19 May 2024

Prime Minister Prayut Chan-o-cha has offered a public apology for his miscommunication, which has caused widespread public confusion, over the 5,000 baht monthly cash subsidy for people affected by business closures.

He assured that the Government will try to help all affected groups by providing them with the cash over the next three months. He added, however, that, if the pandemic situation eases within that period, allowing people to return to work, the handouts might not be necessary.

“Please feel relieved,” said the Prime Minister today, as he maintained that he had no intention whatsoever to cause misunderstanding, adding that he merely wanted to explain to the people about how the Government secures funding.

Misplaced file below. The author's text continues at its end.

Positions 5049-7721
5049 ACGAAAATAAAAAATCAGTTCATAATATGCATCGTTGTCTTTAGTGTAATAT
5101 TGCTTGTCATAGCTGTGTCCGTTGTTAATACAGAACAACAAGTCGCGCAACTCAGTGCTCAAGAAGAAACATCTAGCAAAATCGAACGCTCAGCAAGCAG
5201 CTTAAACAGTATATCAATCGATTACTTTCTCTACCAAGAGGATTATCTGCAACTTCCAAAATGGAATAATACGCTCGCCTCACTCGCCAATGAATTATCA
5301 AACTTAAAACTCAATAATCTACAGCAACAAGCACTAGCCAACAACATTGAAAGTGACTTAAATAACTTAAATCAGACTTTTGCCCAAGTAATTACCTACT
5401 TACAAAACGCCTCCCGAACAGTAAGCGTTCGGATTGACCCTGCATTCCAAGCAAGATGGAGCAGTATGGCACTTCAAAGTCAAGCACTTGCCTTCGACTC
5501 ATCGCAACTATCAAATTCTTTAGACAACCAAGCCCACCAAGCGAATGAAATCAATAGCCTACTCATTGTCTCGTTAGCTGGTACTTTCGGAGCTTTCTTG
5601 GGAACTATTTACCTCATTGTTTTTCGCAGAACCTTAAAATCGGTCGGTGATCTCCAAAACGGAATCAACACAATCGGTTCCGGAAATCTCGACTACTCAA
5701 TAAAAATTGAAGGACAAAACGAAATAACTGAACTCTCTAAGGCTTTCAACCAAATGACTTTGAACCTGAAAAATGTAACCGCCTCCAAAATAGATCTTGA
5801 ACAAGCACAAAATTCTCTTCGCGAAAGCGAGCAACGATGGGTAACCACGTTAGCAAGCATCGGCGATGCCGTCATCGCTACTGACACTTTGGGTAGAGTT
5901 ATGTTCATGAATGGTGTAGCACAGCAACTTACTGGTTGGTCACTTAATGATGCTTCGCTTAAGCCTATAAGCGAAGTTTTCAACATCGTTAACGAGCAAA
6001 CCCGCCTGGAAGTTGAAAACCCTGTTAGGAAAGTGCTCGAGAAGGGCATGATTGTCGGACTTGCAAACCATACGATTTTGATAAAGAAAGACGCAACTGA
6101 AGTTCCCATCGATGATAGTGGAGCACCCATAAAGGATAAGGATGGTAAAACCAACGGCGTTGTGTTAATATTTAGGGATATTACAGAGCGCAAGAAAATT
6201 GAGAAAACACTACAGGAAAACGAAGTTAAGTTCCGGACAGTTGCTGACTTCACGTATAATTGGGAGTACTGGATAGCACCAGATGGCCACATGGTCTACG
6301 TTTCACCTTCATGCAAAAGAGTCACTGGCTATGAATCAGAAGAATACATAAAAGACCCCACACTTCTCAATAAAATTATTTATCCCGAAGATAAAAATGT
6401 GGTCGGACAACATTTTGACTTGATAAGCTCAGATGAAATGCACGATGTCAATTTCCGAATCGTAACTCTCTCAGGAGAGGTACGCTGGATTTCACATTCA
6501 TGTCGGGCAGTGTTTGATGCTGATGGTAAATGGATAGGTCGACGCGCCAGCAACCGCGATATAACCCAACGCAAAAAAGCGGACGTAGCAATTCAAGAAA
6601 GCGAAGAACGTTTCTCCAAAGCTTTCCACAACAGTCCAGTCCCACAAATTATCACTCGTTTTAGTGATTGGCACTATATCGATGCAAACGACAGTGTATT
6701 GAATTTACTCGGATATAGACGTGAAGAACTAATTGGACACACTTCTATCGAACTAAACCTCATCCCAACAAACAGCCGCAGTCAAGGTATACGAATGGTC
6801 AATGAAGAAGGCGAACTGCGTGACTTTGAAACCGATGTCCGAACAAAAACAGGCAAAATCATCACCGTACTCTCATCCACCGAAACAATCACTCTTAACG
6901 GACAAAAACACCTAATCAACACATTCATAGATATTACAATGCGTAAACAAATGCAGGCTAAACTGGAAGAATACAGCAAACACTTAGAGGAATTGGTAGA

At a news conference on Wednesday, he said that the Government could only afford the April payment of the 5,000 baht subsidy for about nine million people not covered by the social security scheme, freelancers, self-employed workers and small traders.  For the 11 million workers covered by the social security scheme, between 200-300 billion baht from Social Security Fund will be used to fund the subsidy and, for the 17 million people classified as farmers, the funding will come from a phased one trillion baht loan.

About the sources, from which the Government plans to secure the loan, Finance Minister Uttama Savanayana said that the matter is now being considered by the Public Debt Management Office, adding that the bulk of the loan will come from domestic sources, which could be financial institutions or through the issuance of government bonds, and that Thailand’s public debt ceiling has been kept at 60% of GDP.

The Prime Minister asked all members of the public to help reduce the number of new coronavirus infections to the extent that the situation improves enough that some of the restrictions can be eased.

The Prime Minister today visited frontline medical personnel at Siriraj Hospital to offer them moral support.  He also offered them an apology in case any of his unintentional remarks were deemed to be offensive.